When Sue (all the names have been changed) joined the SWOP Parent Mentor program she had no idea it would end up having her stand next to the Governor of the State of Illinois as he signed a law giving her, and many others in her situation, the right to have a driver’s license. Like many mothers in her situation, she had been devoted to her kids and family, but always stayed in the shadows. Not because she was shy, but because she was undocumented.
Though the Parent Mentor Program, Sue connected to the community organizing work of the Southwest Organizing Project. Besides learning how to help out in a classroom at (Talman Elementary School), she learned how to find her voice as a leader; meeting with other parents and running meetings in the community. She built courage and confidence in herself through the successes she attained. This work helped her make the transition from a private to a public life.
For Karen, the Parent Mentor Program and community organizing helped her better connect with her children’s education. She begin to think more about what they were learning and what they could do in the future. She helped her children get in to selective enrollment high schools and plan for college; something she didn’t think about before her involvement with SWOP.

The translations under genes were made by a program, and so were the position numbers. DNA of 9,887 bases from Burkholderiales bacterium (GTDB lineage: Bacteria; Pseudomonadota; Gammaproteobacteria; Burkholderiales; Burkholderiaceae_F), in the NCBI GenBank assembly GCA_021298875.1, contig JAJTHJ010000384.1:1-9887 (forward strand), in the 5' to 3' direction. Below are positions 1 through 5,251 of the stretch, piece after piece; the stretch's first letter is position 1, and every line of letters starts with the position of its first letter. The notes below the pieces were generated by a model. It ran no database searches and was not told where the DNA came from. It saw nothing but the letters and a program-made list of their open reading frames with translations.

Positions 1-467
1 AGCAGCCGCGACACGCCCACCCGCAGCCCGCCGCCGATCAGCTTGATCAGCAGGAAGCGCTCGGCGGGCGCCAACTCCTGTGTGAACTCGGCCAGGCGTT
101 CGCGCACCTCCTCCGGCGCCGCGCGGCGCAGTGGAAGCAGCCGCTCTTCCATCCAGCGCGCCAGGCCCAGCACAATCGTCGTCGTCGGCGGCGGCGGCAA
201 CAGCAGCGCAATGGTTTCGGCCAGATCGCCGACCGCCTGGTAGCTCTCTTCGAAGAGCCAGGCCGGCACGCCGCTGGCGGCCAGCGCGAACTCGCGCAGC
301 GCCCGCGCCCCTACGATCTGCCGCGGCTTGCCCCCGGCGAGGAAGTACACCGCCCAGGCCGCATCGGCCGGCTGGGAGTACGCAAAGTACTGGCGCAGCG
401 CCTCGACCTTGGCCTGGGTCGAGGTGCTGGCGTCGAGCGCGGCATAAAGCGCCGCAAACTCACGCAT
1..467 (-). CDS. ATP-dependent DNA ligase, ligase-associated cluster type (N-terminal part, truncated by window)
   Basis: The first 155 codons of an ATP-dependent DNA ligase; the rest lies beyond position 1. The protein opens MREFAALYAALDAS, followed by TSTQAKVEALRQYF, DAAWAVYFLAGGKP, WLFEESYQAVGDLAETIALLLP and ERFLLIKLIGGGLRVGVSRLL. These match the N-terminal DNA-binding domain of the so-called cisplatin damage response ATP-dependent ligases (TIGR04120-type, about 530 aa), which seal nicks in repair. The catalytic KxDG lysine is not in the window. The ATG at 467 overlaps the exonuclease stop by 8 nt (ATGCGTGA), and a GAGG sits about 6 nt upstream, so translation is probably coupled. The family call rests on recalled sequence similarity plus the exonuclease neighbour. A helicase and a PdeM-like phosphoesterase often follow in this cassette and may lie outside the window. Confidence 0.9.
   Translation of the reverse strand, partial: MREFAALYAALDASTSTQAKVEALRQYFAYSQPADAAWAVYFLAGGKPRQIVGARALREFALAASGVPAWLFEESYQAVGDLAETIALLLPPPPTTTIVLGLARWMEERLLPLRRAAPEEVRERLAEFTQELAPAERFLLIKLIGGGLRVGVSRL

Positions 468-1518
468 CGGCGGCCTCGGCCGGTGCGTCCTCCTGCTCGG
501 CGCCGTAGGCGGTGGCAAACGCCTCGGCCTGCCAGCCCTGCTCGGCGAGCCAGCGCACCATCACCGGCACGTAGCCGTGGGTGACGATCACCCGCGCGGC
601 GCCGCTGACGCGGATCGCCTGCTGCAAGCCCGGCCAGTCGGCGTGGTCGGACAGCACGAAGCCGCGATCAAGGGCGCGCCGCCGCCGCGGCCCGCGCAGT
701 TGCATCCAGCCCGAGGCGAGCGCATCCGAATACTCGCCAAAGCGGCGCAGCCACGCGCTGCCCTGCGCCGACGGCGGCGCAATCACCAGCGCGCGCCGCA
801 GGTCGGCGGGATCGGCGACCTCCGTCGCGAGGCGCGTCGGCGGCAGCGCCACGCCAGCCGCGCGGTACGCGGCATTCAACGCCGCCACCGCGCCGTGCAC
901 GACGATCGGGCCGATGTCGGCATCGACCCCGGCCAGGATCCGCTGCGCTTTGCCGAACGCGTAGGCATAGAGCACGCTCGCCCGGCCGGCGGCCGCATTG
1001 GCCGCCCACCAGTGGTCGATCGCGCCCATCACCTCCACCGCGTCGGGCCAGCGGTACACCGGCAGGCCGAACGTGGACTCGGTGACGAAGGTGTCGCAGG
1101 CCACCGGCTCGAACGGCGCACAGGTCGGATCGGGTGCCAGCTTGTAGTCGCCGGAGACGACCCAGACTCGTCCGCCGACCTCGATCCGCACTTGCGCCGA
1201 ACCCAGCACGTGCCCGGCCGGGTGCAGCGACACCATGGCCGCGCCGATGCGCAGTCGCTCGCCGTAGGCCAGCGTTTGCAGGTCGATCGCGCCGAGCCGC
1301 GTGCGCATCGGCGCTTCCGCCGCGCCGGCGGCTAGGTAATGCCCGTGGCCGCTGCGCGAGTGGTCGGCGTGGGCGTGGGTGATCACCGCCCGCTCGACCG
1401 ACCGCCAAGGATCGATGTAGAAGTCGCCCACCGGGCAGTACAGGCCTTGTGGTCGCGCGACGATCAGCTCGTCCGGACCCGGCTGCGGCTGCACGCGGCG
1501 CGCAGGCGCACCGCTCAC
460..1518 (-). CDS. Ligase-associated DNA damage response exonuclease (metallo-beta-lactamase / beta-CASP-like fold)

The leadership development work of SWOP taps into people’s talents and helps them become the backbone of the community. It brings them into relationship not only with people in similar situations, but also with other community leaders from different religions, ethnicities, races, and languages to form the backbone of the organization working to improve the community. They figure out what they have in common and connect around their mutual self-interests. In doing this, they bring their institutions – churches, schools, social service agencies – along with themselves into public life.
What seems to be missing from the latest conversations about immigration is the fact that these leaders play an important role in revitalizing Chicago Southwest and similar communities around the country. Their spirit and energy is needed to help communities identify, plan for, and implement strategies that will bring change to places that need it. As SWOP organizer Imelda Salazar says “they really give me the energy to do my job every day.”